Following the interview, the STAI was administered. Depending on the physical condition of the participant, this was answered in either written format by the participants or administered verbally by the researcher who then recorded participants’ responses. Demographic information of patient participants was retrieved from the electronic patient administrative system. Demographic information was obtained directly from the participant and recorded in written form if the participant was an ED visitor.

A similar procedure was followed for the control group.

Information about the CGs was retrieved from Riskman, a database used to document information about the causes, management, and locations of the aggressive patients and their demographics.

This study was approved by the St. Vincent’s Hospital Human Research Ethics Committee.

2.6. Outcome Measures

Data collected were analysed for emerging themes from both the questionnaires and semistructured interviews. The scores from the STAI were tallied.

2.7. Sample Size

Since other outcome measures were either qualitative or exploratory in nature, our sample size calculations were based on the quantitative outcome measure, the state component of the STAI. We estimated, using Sample Power, that a 5% difference between means would require a sample size of 34 in each group assuming a variance in means of 13% and a common standard deviation of 10% with power set at 90%. For this reason we sought a sample size of 70 (35 per group).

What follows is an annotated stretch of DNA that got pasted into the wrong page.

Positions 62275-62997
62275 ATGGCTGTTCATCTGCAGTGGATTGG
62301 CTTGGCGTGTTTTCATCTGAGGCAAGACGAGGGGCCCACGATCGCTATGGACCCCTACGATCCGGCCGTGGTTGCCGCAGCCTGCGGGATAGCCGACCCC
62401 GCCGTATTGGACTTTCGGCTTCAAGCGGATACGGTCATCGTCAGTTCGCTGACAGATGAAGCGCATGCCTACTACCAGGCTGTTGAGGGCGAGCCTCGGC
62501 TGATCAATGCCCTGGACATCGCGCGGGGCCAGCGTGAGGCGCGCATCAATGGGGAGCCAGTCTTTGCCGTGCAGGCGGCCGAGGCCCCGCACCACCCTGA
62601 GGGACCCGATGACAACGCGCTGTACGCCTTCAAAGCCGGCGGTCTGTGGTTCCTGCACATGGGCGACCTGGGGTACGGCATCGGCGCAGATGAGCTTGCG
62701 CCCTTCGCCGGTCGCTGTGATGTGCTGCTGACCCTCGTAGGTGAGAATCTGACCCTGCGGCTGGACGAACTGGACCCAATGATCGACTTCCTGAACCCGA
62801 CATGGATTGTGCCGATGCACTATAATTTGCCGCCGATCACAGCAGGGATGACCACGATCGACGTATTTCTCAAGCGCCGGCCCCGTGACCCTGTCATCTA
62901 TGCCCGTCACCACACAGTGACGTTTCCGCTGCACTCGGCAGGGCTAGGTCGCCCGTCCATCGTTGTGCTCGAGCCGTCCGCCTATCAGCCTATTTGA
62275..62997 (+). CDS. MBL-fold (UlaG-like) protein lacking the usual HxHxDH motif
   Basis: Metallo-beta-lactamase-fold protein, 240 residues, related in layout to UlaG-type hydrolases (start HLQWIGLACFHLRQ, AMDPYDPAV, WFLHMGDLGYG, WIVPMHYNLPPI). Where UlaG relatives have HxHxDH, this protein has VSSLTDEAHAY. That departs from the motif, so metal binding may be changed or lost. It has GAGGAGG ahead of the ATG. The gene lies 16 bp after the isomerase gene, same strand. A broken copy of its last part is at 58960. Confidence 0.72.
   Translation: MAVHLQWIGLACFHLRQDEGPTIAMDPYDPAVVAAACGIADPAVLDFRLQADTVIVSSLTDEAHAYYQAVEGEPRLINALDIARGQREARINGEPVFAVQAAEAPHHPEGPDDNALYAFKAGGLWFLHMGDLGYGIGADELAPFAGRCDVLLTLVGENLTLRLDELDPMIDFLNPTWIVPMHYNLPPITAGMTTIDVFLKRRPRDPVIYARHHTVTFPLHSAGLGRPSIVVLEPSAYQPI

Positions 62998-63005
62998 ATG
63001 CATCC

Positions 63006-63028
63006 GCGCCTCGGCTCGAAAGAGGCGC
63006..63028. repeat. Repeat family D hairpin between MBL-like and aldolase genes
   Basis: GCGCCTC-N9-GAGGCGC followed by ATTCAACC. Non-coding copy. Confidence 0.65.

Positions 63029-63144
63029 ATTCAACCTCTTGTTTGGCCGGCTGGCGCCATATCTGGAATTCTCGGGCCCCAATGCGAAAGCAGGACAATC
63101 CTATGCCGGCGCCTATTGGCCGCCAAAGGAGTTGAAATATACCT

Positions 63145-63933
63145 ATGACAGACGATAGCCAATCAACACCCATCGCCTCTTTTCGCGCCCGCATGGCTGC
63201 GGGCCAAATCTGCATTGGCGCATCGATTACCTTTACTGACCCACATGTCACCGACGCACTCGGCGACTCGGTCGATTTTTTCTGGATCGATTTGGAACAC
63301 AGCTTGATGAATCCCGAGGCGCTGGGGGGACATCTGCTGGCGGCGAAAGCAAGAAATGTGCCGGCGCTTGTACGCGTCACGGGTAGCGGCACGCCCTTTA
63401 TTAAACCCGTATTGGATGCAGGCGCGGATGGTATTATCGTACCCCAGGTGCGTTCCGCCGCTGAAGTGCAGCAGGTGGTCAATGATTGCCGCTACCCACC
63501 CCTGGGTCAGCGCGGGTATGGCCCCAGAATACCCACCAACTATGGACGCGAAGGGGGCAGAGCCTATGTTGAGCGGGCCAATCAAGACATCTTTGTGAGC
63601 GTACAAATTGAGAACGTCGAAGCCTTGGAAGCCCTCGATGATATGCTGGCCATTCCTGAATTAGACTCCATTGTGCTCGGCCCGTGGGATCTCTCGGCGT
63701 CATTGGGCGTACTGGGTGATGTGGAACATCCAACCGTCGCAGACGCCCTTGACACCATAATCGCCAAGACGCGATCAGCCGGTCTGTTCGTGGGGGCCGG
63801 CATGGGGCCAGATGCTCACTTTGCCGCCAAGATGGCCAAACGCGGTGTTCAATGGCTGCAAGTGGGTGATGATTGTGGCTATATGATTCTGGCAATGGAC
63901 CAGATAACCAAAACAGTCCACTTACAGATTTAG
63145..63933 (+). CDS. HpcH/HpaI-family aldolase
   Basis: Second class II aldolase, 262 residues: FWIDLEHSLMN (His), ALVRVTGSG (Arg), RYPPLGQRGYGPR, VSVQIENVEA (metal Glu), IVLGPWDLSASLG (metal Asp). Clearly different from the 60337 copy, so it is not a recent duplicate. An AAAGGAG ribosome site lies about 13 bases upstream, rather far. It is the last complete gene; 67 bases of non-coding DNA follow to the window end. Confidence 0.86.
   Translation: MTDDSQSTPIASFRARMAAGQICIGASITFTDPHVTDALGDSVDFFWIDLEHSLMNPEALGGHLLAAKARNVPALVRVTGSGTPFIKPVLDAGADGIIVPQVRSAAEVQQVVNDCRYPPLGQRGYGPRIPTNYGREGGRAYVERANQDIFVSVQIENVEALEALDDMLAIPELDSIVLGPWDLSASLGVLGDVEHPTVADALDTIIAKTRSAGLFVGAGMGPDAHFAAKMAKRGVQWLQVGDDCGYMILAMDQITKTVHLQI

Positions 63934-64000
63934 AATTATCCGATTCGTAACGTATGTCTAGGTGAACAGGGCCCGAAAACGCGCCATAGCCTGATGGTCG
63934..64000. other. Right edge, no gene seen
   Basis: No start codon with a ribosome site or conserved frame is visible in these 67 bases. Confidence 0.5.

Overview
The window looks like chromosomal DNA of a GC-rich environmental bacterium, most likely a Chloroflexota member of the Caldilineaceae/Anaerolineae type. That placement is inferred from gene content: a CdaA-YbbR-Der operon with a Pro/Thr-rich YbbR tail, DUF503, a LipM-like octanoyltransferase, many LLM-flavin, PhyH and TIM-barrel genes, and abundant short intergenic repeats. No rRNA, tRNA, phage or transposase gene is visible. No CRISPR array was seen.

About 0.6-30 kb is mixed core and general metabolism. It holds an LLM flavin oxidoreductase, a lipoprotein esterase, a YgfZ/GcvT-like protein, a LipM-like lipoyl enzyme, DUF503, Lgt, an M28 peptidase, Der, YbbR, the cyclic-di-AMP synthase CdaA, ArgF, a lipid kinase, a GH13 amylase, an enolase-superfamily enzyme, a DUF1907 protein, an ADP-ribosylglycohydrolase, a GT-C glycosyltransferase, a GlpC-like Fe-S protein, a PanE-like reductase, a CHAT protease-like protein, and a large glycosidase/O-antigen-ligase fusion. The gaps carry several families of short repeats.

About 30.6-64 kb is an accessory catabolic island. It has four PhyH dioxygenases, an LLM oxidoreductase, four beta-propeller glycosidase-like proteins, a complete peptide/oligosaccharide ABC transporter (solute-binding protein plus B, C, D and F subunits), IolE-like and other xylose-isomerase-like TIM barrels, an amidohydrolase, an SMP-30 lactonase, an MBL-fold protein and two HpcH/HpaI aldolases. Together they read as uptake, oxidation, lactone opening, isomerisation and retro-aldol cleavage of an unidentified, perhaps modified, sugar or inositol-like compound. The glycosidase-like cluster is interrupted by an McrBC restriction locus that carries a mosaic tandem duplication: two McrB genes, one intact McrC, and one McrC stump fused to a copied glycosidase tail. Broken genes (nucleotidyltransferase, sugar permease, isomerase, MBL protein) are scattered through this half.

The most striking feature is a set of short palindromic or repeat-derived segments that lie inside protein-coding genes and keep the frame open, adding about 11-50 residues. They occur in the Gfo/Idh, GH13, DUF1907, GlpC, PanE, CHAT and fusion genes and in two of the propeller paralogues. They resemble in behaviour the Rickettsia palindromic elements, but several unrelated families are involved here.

2.8. Primary Data Analysis

Data were collated using Microsoft Excel 2003 and analysed using SPSS for Windows (Version 15). For interview items answerable using a Likert scale, responses were collapsed into either: strongly disagree/disagree/neutral or agree/strongly agree. Descriptive statistics (number, percentage, 95% confidence interval) were calculated for responses to all closed questions and questions answerable using a Likert scale. Comparisons between the two groups of participants were made using Fisher’s exact test for contingency tables. Data for anxiety were analysed using independent samples t-test after assessing assumptions. Additional univariate analyses of covariance were conducted for state anxiety to control for the effects of presenting complaint (illness/injury), participant type (patient/visitor), and, among patients only, acuity as rated on the Australasian Triage Scale. For all inferential statistical calculations, two-tailed tests of significance were used and alpha was set at 0.05. The remaining quantitative data were analysed using descriptive statistics only (mean, the 95% confidence interval for the mean, the median, the interquartile ranges, numbers, and percentages).